Monday, October 11, 2010

Vajrasatwa

The Nepali Buddhist as the priest of the Five Dhyani Buddha regards Bajrasatwa, the sixth Dhyani Buddha. He is not represented in the stupa like other Dhyani Buddhas, but independent shrines are dedicated to his worship. His worship is always performed in secret and is not open to those who are not initiated into the mysteries of the Vajrayana. Vajrasatwa is represented in two forms, single and yabyum. This Dhyani Buddha wears all ornaments, rich dress and a crown. He is of white colour. He sits cross-legged in the meditative pose like other Dhyani Buddhas. He carries the vajra in his right hand with palm upwards against the chest and ghanta (bell) in the left hand resting upon the left thigh.
Vajrasattva is said to have been originated from seed syllable Hum and is generally invoked for removal of obscuration of conflicting emotions (Kleshavarana) andobstruction to Omniscience (Jneyavarana).

The first opponent power is the force of reliance. This means looking upon the visualized image of Vajrasattva as the embodiment of one’s refuge.
The second opponent power is the sincere regret for the non-virtuous action done by oneself.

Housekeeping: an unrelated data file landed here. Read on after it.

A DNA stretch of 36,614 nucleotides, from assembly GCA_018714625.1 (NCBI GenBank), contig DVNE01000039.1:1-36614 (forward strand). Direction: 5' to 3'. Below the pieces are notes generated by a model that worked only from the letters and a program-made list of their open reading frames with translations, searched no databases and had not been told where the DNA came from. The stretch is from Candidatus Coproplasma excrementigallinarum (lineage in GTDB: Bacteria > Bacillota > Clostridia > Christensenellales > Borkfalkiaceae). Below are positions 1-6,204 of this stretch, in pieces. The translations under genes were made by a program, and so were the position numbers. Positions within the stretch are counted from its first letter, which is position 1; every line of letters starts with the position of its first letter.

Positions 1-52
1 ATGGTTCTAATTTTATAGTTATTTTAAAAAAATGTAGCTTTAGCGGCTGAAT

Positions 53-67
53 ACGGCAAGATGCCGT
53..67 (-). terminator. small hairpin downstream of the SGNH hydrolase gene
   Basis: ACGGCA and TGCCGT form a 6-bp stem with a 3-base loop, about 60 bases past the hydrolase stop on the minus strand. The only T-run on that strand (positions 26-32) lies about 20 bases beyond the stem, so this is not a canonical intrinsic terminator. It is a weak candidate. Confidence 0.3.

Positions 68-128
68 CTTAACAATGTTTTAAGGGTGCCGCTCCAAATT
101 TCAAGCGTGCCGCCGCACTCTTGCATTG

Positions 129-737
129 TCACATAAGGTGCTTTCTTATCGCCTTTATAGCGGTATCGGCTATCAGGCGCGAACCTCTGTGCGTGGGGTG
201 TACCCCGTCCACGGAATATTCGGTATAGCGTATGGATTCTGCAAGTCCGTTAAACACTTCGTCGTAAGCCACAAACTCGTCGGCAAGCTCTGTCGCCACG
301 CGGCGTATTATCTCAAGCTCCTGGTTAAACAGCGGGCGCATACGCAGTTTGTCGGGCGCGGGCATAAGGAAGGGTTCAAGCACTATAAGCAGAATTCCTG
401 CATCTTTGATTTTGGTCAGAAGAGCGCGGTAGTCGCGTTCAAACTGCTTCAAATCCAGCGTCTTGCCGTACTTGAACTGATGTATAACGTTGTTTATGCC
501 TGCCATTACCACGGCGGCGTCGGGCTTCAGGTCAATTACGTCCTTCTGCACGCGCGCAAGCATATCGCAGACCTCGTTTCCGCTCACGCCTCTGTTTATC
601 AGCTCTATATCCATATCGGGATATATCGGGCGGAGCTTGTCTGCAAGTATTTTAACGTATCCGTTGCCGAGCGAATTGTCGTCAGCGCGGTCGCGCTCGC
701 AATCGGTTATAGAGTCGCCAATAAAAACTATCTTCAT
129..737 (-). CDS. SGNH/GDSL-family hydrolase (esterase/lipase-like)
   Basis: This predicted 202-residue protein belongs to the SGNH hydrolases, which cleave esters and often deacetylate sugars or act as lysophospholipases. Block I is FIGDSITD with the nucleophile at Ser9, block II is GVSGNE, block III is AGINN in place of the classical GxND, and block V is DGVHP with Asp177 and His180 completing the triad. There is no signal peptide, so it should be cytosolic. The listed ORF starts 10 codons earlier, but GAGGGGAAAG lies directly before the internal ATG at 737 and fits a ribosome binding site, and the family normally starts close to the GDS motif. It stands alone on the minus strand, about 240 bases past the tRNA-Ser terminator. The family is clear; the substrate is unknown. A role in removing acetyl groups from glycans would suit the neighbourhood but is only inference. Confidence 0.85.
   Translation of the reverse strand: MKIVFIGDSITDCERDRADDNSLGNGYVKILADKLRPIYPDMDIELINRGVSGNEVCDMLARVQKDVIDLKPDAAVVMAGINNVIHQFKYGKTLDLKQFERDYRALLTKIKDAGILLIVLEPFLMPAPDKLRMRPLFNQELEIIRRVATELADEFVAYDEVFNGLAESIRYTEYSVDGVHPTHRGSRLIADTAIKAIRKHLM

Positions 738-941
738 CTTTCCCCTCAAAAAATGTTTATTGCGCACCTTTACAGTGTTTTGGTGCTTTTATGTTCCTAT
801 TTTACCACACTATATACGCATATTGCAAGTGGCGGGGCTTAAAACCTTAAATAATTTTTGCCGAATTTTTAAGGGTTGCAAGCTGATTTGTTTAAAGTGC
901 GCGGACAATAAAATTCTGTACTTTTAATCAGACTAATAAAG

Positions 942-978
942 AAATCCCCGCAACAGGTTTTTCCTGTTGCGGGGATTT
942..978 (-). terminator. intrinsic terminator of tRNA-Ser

The third opponent power is desisting from evil deeds.
The fourth opponent power is to apply power of good deeds; and specially regarding this case, practicing the meditation and recitation of Vajrasattva without parting from Bodhicitta while remaining in the state of emptiness.

Right Picture is Vajra-sattva hundred syllable mantra
Vajra-sattva hundred syllable mantra is very efficacious in purifying our defilements through confession practice. It is said if confession is done with the four opponent powers, then non-virtuous actions or obscurations will be purified. 
Vajra-sattva is a very popular tutelary deity for Nepalese Vajracaryas. He is worshipped very often by Nepalese Buddhists through Gurumandala ritual. The Svabhavika sect in Nepal identified Swabhava or Swa [own], bhava [nature] Adi-Buddha with Vajrasattva, who, according to the Nepalese Buddhist writings, manifested himself on Mount Sumeru in the following manner. A lotus-flower of precious jewels appeared on the summit of mountain which is the center of the universe, and above it arose a moon-crescent upon which,' supremely exalted', was seated Vajrasattva.
Certain Lamaist sects identified Vajrasattva with Vajradhara, while others looked upon Vajrasattva as an active form of Vajradhara, who was too lost in divine quietude to occupy him directly with the affairs of sentient beings.